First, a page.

Moore doesn’t plan to stop there. The district is hoping to introduce enhanced data services on the IP phones. That would allow administrators or the IT department to send short messages to teachers and other staff. For example, a principal could remind teachers to make an important announcement, or IT could let them know if a server was down. That way, “We don’t wind up with 500 people calling the help desk at the same time and draining IT resources,” he says.

Other school districts are connecting to VoIP as well. At Consolidated High School District 230 in Orland Park, Ill., IP technology is ushering in a new era of efficiency. In 2001, the district installed 445 VoIP phones at its three high schools and an administration building.

In addition, it opted to go wireless and deploy handsets to deans, athletic directors, trainers, division chairs and tech support staff. “In the past, it was extremely difficult to reach these people,” says Darrell Walery, director of technology. “Walkie-talkies are loud, and they are inappropriate for many situations.”

By employing the wireless IP phones, administrators can reach key staff, regardless of whether they’re walking down a hallway or out on the playing field. In addition, the schools can wheel IP phones into classrooms so that students can do their research in the classroom.

Finally, every teacher now has a voice mail box, which makes it easier to stay in touch with parents. The net effect? The district, with 8,440 students spread across a 10-mile radius, has trimmed its phone bills and operating costs—including the $100-per-hour fee that it previously paid consultants to constantly reconfigure the PBX. “It is a giant step forward,” Walery says.

Lessons Learned

Putting a VoIP system in place and ensuring that it works effectively requires up-front planning. IT administrators must prioritize IP voice traffic to provide seamless communication across the network.

It’s essential to configure routers, switches and phones so that teachers and staff can use the phones without encountering startup headaches and intermittent problems.

In addition, a district or school must determine where to place phones and how to use them. “One of the biggest opportunities and challenges for schools,” Wainhouse’s Kelly says, “is training educators to take advantage of the new feature sets an IP telephony system can enable.”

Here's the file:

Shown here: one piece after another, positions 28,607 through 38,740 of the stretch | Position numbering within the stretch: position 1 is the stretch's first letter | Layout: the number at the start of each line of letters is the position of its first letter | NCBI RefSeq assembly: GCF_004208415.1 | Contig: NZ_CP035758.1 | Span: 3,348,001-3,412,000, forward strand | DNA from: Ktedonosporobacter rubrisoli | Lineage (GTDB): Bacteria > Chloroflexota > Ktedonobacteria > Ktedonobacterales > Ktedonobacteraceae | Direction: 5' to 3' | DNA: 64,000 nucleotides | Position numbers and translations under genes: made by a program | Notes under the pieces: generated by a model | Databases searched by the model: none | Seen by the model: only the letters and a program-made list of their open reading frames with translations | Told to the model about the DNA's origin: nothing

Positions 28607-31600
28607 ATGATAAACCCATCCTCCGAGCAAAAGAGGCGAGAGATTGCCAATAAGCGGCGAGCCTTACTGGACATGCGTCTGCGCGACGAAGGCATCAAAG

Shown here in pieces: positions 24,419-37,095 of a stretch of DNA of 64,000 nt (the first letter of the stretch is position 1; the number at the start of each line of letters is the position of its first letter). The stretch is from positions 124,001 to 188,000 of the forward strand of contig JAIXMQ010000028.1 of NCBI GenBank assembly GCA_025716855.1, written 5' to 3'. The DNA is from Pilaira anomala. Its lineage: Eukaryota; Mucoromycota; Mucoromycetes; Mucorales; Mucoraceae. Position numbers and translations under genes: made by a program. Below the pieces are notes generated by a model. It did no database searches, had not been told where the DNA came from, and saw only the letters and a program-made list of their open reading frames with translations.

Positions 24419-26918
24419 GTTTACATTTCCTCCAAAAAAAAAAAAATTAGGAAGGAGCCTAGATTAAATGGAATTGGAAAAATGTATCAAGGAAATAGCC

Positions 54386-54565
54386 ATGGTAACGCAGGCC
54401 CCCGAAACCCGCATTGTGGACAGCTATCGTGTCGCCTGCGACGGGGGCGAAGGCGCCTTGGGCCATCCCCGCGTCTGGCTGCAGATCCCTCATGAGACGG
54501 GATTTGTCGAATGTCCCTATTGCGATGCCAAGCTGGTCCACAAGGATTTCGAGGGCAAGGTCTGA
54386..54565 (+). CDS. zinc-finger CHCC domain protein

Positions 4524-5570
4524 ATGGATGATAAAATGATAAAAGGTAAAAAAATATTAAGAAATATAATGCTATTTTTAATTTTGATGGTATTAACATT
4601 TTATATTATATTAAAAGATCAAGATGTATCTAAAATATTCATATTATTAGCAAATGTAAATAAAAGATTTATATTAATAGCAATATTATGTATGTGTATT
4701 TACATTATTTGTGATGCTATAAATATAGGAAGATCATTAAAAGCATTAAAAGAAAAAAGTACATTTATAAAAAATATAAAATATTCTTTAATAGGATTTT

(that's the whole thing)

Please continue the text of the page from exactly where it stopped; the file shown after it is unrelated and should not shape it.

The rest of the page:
That’s a concept that Steve Zsiray understands well. Zsiray, the associate superintendent of Cache County School District in North Logan, Utah, turned to a VoIP system in January 2005.

During the next three years, the district will roll out the technology at 22 of its facilities, including all schools.

During the first few months, the network saved $1,500 on phone lines and trimmed phone bills. And VoIP’s advanced features, including unified messaging, simplified work for employees.

“To date, it has proven extremely dependable and cost-efficient,” says Zsiray.

According to Global Communications’ Sindell, most schools achieve a return on investment within three to five years. Though installing, integrating and operating VoIP presents challenges, its advantages are clear.

“VoIP is bringing the telephone into the computer age and is helping schools achieve remarkable cost savings,” Sindell concludes.

Samuel Greengard is a freelance business and technology journalist based in Burbank, Calif.

5 Steps to VoIP Success

1. Build a solid network. Voice over Internet Protocol (VoIP) demands quality of service, so a robust network with abundant bandwidth is essential.

2. Roll out IP phones in phases. Deploy VoIP and IP phones in departments or at a single school before introducing the technology districtwide. This will allow you to get rid of the bugs, and it will smooth the adjustment period for teachers, administrators and staff.

3. Provide training and instruction. To maximize the value of VoIP, provide training on features and ensure that employees understand how to use virtual mailboxes, unified messaging and other tools.

4. Look for opportunities to use the phones in new ways. VoIP can serve as more than a voice conduit. For example, wireless VoIP lets staff stay in touch while roaming. Enhanced data capabilities—visible on the phone’s LCD— can provide news, updates and information.

5. Keep a few conventional phone lines for emergency situations. Without a battery backup, VoIP goes down when the network goes down. So plan for emergencies and keep a few conventional phone lines in key locations.

Oct 31 2006